MIAMI – A U.S. judge on Wednesday acquitted environmental protection group Greenpeace on charges it conspired to break the law by sending activists aboard a freighter carrying illegally felled mahogany two years ago.
The politically charged case dusted off a law not used since 1890 to bring the first criminal prosecution by U.S. authorities of an advocacy group for civil disobedience.
U.S. District Judge Adalberto Jordan granted a Greenpeace motion to dismiss the charges after the prosecution rested on the third day of trial, ruling federal prosecutors had failed to prove their case, a Greenpeace lawyer said.
“We’re elated. This is a real victory for America’s tradition of free speech,” said John Passacantando, the executive director of Greenpeace U.S. “But our liberties are still in jeopardy, of course. The Bush administration is intent on stifling free speech.”
The case stemmed from a day in April 2002 when two Greenpeace activists climbed onto the APL Jade freighter just off Miami to hang a sign reading: “President Bush: Stop Illegal Logging.”
Two Greenpeace members were charged and pleaded guilty after the incident. Fifteen months later, prosecutors targeted the entire organization with a grand jury indictment.
Civil rights advocates said the obscurity of the law used to take Greenpeace to court suggested the case was revenge for Greenpeace’s criticism of President Bush’s environmental policies.
Passed in 1872 to prevent “sailor mongering,” the law has been gathering dust since it was last prosecuted in 1890.
Sailor mongering was common in the 19th century, when brothels sent whores onto ships before they had reached harbor to lure sailors ashore with booze and promises of warm beds.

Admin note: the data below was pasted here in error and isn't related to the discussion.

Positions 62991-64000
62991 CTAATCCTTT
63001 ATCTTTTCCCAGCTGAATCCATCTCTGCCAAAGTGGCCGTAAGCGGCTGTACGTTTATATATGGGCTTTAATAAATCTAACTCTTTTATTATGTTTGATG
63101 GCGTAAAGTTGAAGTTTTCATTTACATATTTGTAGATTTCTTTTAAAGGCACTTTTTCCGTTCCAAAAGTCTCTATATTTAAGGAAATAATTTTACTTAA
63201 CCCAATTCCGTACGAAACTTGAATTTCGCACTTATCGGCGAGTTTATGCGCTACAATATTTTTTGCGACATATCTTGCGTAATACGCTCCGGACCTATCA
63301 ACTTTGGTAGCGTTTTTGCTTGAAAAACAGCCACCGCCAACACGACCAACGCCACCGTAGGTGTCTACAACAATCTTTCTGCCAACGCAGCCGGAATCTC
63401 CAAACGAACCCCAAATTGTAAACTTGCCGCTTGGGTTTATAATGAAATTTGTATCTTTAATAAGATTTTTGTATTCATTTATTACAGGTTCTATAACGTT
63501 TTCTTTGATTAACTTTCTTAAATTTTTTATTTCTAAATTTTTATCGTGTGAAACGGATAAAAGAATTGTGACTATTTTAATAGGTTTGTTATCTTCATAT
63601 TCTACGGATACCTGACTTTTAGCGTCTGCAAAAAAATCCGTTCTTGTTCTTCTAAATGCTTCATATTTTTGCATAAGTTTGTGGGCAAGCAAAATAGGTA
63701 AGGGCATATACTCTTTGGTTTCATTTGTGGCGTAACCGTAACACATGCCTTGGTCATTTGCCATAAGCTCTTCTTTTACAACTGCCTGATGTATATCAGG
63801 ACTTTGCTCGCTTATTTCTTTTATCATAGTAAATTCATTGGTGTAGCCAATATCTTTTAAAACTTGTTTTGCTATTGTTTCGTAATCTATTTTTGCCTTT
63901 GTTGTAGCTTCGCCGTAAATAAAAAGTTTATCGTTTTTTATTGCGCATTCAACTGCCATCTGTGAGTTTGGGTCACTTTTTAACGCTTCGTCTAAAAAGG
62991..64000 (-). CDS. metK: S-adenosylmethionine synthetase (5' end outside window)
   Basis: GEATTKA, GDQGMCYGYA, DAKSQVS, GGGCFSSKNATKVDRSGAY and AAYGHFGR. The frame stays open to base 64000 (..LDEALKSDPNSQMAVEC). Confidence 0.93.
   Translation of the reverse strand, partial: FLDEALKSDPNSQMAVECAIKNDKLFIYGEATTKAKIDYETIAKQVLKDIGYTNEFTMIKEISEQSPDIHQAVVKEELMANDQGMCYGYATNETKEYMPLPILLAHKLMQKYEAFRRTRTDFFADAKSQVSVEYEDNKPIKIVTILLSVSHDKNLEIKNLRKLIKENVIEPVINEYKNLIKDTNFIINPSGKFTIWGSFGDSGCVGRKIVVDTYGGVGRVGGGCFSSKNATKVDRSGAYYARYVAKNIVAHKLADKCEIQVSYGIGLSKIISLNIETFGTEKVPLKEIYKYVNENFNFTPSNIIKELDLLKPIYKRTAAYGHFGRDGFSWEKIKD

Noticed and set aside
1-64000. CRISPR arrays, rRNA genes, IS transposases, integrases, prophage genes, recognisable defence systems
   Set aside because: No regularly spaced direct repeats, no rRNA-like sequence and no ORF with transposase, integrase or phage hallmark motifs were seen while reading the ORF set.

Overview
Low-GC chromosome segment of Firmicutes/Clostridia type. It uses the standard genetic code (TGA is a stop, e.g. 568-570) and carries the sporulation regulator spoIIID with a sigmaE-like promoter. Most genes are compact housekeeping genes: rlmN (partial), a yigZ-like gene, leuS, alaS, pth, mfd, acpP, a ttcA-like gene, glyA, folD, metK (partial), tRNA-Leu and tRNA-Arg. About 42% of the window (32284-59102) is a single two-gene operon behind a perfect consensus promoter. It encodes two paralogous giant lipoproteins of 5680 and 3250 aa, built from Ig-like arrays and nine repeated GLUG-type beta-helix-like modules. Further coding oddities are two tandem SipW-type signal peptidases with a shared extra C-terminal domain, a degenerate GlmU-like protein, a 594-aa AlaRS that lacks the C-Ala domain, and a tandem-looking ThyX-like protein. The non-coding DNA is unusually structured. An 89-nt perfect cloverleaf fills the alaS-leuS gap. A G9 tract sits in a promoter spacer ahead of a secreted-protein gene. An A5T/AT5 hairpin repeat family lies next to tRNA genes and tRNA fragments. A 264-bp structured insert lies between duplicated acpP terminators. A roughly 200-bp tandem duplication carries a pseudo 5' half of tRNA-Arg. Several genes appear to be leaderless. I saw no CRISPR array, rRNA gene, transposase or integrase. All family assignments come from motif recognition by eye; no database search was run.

Greenpeace was accused of illegally boarding the APL Jade, as the 964-foot (294-meter) vessel “was about to arrive at the place of her destination.” It also faces a charge of conspiring to commit that crime.
U.S. prosecutors argued Greenpeace conspired to break the law by recruiting “climbers” for the seaborne protest and by using a Greenpeace corporate credit card to rent a boat.
Greenpeace challenged the prosecution on the wording of the law, saying the ship was too far offshore when it was boarded to be considered “about to arrive” at its destination.
Greenpeace general counsel Tom Wetterer said the statute failed to define what “about to arrive” meant and the judge agreed it was too vague.
The boarding of the APL Jade was part of a global campaign to stop the illegal logging of mahogany in Brazil’s Amazon, a lucrative trade blamed for the destruction of vast swathes of rain forest.
Advocacy groups had said a conviction would be a blow to Brazilian efforts to win more backing for its fight against the illegal mahogany trade from the United States, the biggest market for a wood so valuable it boasts fatter profit margins than cocaine.
05/21/2004 Jim Loney, planetark.com